The Daily Post

The Matadoras

Since 2009, I have traveled to South Texas to document bloodless bullfighting at a ranch called La Querencia. It’s illegal to kill the bull in the United States—the traditional end of the fight—so instead, the bullfighters grab a flower from the back of the bull to symbolize a clean kill. The owner of the bullring, Fred Renk, an 81-year-old former amateur bullfighter, recruits aspiring young bullfighters from Mexico to perform in these exhibition fights, and there’s no shortage of matadors who travel to the ranch in La Gloria to gain exposure and experience.

But every season the young female novilleras, who aim to join the ranks of only a few female matadoras, steal the show. I too am drawn to the strength that these women exhibit both in and out of the ring. Their beauty might initially draw the consistently large crowds, but once they step into the ring they must rely on the same attributes as their male counterparts: physical strength and training.

For this essay, I focused on two women in particular. The first is Lupita Lopez. A fourth-generation bullfighter from Merida, Mexico, Lopez carries on a proud family tradition. With the financial backing of supporters, Lopez traveled to the small town in South Texas to hone her skills and earn coveted cartels—top billing at a day’s fight. In March 2011, Lopez graduated to a new class of bullfighters—matadora de torros. She appeared in Mexico City’s Plaza Mexico—the largest bullring in the world—and became one of four female matadoras at that time. Despite her esteemed status, Lopez estimated after clenching the title that she had only three or four years left in her career before she retires to start a family.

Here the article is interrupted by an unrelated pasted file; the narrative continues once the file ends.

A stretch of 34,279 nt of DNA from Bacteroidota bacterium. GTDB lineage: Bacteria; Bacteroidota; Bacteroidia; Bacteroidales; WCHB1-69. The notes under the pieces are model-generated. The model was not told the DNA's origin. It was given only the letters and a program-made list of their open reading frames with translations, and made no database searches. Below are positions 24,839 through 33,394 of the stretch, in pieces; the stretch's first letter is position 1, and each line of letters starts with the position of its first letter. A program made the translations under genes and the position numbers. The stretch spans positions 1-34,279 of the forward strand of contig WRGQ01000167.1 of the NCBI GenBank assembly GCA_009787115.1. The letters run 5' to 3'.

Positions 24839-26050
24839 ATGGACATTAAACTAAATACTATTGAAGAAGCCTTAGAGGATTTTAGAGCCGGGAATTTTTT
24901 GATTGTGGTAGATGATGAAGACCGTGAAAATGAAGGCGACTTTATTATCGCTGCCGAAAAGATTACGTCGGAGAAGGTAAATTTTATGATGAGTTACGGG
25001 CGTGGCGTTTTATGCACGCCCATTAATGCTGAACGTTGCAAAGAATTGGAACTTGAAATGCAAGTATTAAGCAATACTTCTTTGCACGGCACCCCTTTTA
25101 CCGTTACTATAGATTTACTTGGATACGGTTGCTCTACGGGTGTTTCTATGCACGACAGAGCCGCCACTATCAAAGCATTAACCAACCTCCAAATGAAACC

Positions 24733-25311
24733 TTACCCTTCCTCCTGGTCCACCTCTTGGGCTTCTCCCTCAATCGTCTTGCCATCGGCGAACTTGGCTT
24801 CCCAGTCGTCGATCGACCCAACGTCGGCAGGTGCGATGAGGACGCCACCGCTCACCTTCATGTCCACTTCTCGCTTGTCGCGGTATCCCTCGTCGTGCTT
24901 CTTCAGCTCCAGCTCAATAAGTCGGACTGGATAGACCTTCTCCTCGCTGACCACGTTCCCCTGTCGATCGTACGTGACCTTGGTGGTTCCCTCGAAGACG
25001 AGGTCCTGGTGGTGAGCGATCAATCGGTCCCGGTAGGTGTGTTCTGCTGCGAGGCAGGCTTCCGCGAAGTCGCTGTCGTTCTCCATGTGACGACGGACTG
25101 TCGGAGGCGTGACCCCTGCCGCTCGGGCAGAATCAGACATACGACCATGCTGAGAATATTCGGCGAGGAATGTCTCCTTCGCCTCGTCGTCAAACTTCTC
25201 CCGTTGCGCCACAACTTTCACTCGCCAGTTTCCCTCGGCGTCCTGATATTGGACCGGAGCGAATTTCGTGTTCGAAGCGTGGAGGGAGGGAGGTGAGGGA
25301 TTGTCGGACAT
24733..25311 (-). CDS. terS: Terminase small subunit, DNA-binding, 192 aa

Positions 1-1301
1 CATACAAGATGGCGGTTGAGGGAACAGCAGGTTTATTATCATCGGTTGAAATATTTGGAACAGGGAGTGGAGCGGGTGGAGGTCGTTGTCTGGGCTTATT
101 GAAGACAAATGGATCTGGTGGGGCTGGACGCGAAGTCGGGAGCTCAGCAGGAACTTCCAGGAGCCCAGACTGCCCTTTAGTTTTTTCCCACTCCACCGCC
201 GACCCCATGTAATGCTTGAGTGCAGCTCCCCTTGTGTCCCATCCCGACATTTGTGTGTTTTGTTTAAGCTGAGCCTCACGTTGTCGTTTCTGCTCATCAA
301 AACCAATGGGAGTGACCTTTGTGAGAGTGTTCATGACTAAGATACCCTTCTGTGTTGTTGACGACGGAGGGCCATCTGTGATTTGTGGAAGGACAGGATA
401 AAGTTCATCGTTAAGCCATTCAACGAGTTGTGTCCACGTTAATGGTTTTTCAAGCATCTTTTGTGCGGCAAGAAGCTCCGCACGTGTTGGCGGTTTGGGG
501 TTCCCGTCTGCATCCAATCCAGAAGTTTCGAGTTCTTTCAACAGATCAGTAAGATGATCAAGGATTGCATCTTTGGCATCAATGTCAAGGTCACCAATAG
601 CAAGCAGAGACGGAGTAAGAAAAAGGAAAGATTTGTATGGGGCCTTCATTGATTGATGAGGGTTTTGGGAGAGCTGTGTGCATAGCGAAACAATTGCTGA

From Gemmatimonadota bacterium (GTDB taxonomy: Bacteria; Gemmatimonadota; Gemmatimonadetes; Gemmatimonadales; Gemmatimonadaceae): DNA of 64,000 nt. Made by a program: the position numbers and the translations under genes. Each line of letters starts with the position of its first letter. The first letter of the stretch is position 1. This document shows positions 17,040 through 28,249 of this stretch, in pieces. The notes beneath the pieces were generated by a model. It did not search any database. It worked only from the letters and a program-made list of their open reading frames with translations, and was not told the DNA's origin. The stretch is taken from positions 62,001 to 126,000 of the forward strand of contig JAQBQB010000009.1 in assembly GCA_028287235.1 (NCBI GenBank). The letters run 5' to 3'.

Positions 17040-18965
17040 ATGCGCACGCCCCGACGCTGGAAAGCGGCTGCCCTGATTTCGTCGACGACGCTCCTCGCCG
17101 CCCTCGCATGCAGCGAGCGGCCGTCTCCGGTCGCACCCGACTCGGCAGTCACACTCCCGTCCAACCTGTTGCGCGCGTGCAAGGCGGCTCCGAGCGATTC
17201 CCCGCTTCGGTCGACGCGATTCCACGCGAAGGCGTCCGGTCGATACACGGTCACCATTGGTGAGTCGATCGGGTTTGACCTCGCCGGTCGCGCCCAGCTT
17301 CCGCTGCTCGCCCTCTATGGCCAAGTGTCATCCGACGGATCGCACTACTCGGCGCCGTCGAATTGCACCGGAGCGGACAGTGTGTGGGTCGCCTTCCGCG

Karla Santoyo, 24, from Aguascalientes, Mexico, is following in the footsteps of her father Paco Santoyo—a world-ranked bullfighter in Mexico. For her debut as a novillera, he handed down his traje de luces, the “suit of lights” bullfighters wear. Even with seven years of bullfighting experience, the first appearance in the traje de luces is a significant step on the way to becoming a matadora.

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Tags: Animals, Sports, Texana, The Culture

Comments

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  • José

    Beautiful. Gracias, Katie.

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  • TacoRub

    There is pageantry and tradition here for some, I’ll give you that. What screws this story up is the picture of the bulls head mounted on a wall. A strong beautiful animal with great utility as a possible producer of more beautiful animals is instead pissed off by a tight-waisted pansy to the delight of drunk and blood-thirsty fans until it is stuck with a sword. No thanks.

    • Paul Perugini

      Lighten up, TacoRub. The only one in danger here are the Matadoras. They are brave, strong women and deserve appreciation.